The Project at a Glance:
Resilient Agriculture & Self Help Groups – In Partnership with the Local Church
Location – Machakos, Makueni and Kitui Counties, Kenya
Local Church Partner – Fadhili Trust
People Impacted – 118,283
Women Impacted – 79%
Total Project 2019-2020 – $160,000
2018 Investment Opportunity – $124,357
Approximately 74% of Kenyans live in rural areas where farming is the primary livelihood. Isolated rural communities cannot easily access services from the formal banking sector as there are few banks, great distances between branches, and poor farmers often don’t meet minimum deposit requirements. Despite some mobile phone services, there is still a significant service gap for Kenya’s rural population for sustainable saving and loan services.
This project builds on existing traditional savings models; providing training to villagers that provides structure, improves the security of assets and increases the income of participants. Fadhili Trust implements the program, by working with village leaders and hand-in-hand with local churches, to provide effective, sustainable solutions to poverty within their own local communities.
- Extreme poverty, food insecurity, and malnutrition.
- Weak economic activity.
- A changing climate resulting in drought, followed by
- No formal banks or electricity in rural areas.
- Lack of minimum requirements to access capital from the
formal financial sector.
How Savings Groups Work:
- Tearfund and Fadhili Trust works with community leaders and village chiefs to assess interest and need. From there, groups are formed through a self-selection process and begin training.
- A Village Savings and Loan Group is 20-30 people, usually, women, who save money in a group fund, take small loans from the group’s savings and repay with interest.
- Members make weekly deposits in the fund and begin to accumulate savings. A member can borrow up to three times their savings, typically for a maximum of three months with the agreed-upon interest rate.
- All funds are kept in a metal box with three locks and three different key holders to ensure security and transparency.
- Each group is provided with individual member savings books, a calculator, stationery and a share stamp to facilitate record-keeping and accountability.
- After 12 months, all loans are repaid, and savings are returned to each depositor, along with the share of the profits from interest and late fees and the cycle begins again.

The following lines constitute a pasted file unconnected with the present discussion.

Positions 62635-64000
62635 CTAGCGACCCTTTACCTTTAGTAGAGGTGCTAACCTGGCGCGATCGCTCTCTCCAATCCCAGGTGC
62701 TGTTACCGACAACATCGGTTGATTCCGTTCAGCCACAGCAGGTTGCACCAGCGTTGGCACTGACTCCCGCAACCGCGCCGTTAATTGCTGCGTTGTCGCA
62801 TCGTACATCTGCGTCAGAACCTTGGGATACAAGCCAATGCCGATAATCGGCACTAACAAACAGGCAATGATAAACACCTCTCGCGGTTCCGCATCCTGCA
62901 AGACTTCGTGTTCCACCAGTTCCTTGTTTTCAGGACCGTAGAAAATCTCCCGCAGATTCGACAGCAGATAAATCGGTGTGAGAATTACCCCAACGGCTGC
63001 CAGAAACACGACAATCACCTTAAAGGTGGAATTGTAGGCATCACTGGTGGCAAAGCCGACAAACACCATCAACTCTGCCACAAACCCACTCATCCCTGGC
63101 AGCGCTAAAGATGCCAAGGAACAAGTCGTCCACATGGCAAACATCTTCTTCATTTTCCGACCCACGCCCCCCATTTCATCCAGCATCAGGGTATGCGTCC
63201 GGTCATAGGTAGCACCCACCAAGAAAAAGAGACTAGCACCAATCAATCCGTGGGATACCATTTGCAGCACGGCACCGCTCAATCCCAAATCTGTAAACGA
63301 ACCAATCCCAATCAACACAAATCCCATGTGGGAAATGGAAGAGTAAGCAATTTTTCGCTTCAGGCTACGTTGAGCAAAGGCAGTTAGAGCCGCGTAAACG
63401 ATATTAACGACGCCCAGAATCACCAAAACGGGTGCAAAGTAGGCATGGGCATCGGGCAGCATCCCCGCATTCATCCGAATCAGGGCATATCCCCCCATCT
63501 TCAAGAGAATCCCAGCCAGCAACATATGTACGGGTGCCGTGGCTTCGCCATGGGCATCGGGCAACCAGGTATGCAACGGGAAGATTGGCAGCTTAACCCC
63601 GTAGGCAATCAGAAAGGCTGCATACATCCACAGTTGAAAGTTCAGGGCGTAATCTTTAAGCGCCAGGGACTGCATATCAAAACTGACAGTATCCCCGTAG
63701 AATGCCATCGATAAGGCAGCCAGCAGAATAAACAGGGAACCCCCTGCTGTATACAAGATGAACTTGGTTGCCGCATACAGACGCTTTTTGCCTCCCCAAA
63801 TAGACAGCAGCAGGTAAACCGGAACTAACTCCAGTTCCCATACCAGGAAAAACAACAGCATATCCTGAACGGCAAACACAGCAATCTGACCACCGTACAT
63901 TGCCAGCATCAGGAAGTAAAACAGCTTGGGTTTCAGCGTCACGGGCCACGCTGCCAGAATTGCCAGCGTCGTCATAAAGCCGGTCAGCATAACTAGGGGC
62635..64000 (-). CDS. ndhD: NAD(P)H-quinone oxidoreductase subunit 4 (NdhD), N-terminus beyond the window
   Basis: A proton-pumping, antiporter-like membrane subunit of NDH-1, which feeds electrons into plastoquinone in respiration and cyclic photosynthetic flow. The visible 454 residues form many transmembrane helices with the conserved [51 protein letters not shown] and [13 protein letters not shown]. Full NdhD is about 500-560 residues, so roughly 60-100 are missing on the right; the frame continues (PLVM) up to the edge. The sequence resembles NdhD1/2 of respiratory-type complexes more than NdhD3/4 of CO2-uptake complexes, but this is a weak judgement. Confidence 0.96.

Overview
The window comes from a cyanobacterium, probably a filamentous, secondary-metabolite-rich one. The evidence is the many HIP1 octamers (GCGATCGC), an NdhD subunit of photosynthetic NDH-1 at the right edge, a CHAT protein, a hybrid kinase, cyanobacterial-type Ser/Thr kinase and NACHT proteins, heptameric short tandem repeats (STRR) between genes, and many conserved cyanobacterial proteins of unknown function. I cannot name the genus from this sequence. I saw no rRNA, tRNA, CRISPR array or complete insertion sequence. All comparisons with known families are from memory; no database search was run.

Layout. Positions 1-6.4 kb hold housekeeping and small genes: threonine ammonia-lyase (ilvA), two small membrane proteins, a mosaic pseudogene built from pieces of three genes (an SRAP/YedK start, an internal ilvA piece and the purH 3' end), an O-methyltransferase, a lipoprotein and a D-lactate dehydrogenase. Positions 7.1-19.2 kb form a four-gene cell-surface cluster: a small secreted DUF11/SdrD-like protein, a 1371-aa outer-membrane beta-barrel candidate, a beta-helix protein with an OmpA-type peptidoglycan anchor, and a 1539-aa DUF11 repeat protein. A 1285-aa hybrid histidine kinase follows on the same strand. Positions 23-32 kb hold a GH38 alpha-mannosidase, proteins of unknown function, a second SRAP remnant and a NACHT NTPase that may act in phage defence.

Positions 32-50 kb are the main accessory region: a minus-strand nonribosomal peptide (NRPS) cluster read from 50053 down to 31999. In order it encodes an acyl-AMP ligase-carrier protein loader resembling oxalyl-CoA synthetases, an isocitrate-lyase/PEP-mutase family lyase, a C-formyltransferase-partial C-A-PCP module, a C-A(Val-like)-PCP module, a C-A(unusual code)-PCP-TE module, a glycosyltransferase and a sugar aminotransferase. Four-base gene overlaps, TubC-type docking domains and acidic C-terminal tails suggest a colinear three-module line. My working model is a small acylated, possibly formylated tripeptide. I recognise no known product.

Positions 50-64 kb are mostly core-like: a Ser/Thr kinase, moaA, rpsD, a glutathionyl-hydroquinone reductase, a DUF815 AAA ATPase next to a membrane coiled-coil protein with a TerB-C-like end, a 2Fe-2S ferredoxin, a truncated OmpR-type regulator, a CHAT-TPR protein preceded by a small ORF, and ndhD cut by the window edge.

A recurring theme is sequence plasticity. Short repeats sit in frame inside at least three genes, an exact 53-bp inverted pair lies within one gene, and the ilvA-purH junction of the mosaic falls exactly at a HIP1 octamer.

- Village Agents mentor the groups for a period of 12 months, at which time the group becomes self-managed and minimal oversight is required.
- Group members receive specific business training on:
– Vision and governance
– Basic book and record-keeping
– Loan administration
– Basic business development principles
How we work with the Local Church Partner:
Fadhili Trust and Tearfund:
In the past nine years, Fadhili Trust and Tearfund Canada have started over 1,400 Village Savings Groups with over 35,000 direct beneficiaries, impacting over 210,000 family members. Five years after a group training ends, 91% of groups still operate. That’s true sustainability!
Work done in the last five years:
- Fadhili has mobilized 764 groups with 21,561 members. Of these, 404 groups with 11,643 members have already graduated.
- 90% of the savings group members are women. Women’s empowerment has been key in this project, as their influence and support on their household and communities has been substantial.
- 11% of members are aged 24 and younger, meaning that the next generation is preparing for their future and is breaking out of the cycle of poverty.
- 55% of savings funds were circulating in the communities as loans and generating additional interest income for members.
- 89% of those in groups started over 5 years ago are still in groups because the benefits are so life-changing!
Looking to better provide for herself and her family, Teresi Nkeki, a small business owner, farmer, and mother of four turned to her nearby VSL group. Lacking access to a formal bank and restricted by her current loan group model, Teresia found herself feeling financially stuck and unable to invest the earnings from her small business.
Introduced to the Village Savings and Loans model by a friend participating in a group nearby, Teresia was quick to see the benefits of the model. She decided to join a newly formed group in her village and began to see her life change. Teresia was overwhelmed by the new opportunities. The loans have helped her pay her children’s school fees, expand her business, and buy three goats. She is thrilled as she can now sustain herself and her family.